Chapter 7 - Chapter 13 - Bankruptcy

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Chapter 7 - Chapter 13 - Bankruptcy

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From Executive Director

Every day, Chapter 7 bankruptcy and Chapter 13 bankruptcy help thousands of people with their debt/financial problems. You too may be helped by these bankruptcy laws. You just need to learn if and how bankruptcy may help you.

This site is designed to give you information on all parts and aspects of bankruptcy and to answer your general bankruptcy questions. Just click on the topics on the right side of this page to learn more. If you have bankruptcy questions, scroll down to the question form at the bottom of this page.

What Is Bankruptcy

Bankruptcy is the legal process by which people and businesses may eliminate some or all of their debts and/or gain time to pay other debts.

While bankruptcy is filed in federal court, it is actually a combination of both federal and state law. The federal law, Title 11 of the United States Code, is the basic bankruptcy law. State laws say how certain debts, such as home or car loans, are to be handled and what property may be exempted from a person's bankruptcy.

Personal Bankruptcy - Two Types

There are only two types of personal bankruptcy for people to use: Chapter 7 bankruptcy and/or Chapter 13 bankruptcy. These are named after the applicable chapters of Title 11 of the United States Code.

Chapter 7 Bankruptcy

Chapter 7 bankruptcy has a name that sounds far worse than it is. Sort of like a "dog's bark is worse than its' bite". Chapter 7 bankruptcy is labeled "Liquidation". It is called that because the non-exempted property of the person filing bankruptcy is sold and the net proceeds are distributed to the person's creditors. The reason that Chapter 7 bankruptcy is normally not as bad as it sounds is that in many cases, most, if not all, of the person's property is exempt. That means that the person keeps most of his property.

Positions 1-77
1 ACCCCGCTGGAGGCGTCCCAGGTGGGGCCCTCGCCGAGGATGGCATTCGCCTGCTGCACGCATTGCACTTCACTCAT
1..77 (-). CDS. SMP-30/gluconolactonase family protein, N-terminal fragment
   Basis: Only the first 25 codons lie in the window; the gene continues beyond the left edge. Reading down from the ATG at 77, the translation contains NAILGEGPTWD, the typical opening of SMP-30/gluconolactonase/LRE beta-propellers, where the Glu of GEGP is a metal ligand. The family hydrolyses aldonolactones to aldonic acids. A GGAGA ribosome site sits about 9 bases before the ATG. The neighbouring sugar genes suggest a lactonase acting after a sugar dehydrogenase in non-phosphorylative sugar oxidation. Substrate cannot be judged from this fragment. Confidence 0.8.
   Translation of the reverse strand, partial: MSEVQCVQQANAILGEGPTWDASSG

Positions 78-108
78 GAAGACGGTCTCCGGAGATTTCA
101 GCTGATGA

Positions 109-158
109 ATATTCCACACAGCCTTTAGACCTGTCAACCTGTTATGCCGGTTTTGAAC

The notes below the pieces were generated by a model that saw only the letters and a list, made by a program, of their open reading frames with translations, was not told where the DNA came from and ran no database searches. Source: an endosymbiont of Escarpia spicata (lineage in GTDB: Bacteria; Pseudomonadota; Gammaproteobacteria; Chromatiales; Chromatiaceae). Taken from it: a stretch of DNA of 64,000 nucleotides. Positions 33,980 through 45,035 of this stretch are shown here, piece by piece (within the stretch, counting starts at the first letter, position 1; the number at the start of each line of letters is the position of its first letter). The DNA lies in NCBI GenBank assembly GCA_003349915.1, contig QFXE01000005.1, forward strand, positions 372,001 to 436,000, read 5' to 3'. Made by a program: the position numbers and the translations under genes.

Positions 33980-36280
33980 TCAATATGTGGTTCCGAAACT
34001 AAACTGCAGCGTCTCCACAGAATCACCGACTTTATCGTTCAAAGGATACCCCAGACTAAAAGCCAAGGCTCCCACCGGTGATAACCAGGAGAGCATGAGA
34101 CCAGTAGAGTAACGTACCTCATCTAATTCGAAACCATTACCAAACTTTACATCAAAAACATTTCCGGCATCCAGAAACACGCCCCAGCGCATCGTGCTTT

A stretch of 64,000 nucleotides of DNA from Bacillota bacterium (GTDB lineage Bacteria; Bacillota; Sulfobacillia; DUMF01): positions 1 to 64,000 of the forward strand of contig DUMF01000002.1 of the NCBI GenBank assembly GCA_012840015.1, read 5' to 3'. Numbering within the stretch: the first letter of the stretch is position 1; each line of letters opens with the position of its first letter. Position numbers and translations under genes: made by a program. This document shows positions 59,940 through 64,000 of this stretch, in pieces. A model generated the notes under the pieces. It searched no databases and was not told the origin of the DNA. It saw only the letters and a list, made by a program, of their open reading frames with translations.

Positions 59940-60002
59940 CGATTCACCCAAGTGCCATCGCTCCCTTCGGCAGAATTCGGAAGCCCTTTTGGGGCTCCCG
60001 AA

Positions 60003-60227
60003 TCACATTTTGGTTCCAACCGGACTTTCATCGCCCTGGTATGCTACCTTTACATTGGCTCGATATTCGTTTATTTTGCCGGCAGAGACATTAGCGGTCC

Chapter 13 Bankruptcy

Chapter 13 bankruptcy is labeled "Adjustment Of Debts Of An Individual With Regular Income". It is also often called a "payment plan" because that is what it is. The person filing Chapter 13 bankruptcy makes monthly payments and is given time to pay his or her debts over a period of time, usually 3 to 5 years. The person's creditors may be paid all or a portion of the money the creditor is owed. In some cases, a creditor may be paid 10% of what is owed, and in other cases, a creditor may be paid 100%. It varies bankruptcy case to bankruptcy case. With a Chapter 13, the person's property is not sold.

How Bankruptcy Can Help

There are 2 key ways that bankruptcy may help you: (1) the automatic stay and (2) the discharge of debts.

Automatic Stay

By law, as soon as someone files bankruptcy, most creditors must stop all actions to collect a debt including stopping law suits. This means that most debt/bill collectors must stop calling or contacting someone who has filed either a Chapter 7 bankruptcy or a Chapter 13 bankruptcy. It also means that, if there is a foreclosure action, the mortgage lender must halt its’ foreclosure activities until either the automatic stay is lifted by the bankruptcy court or the bankruptcy is over.

The automatic stay does not affect criminal actions, most child/family support actions, divorce cases, and certain other civil actions.

Discharge Of Debts

The bottom line is that at the end of the bankruptcy case, most, if not all, unsecured debts such as credit cards, medical bills, and personal debts are discharged, meaning that you do not have to pay the debt(s). Secured debts such as home mortgages and car loans must still be paid in order to keep the property, but it is easier to pay them when you do not have credit cards or personal debts to pay.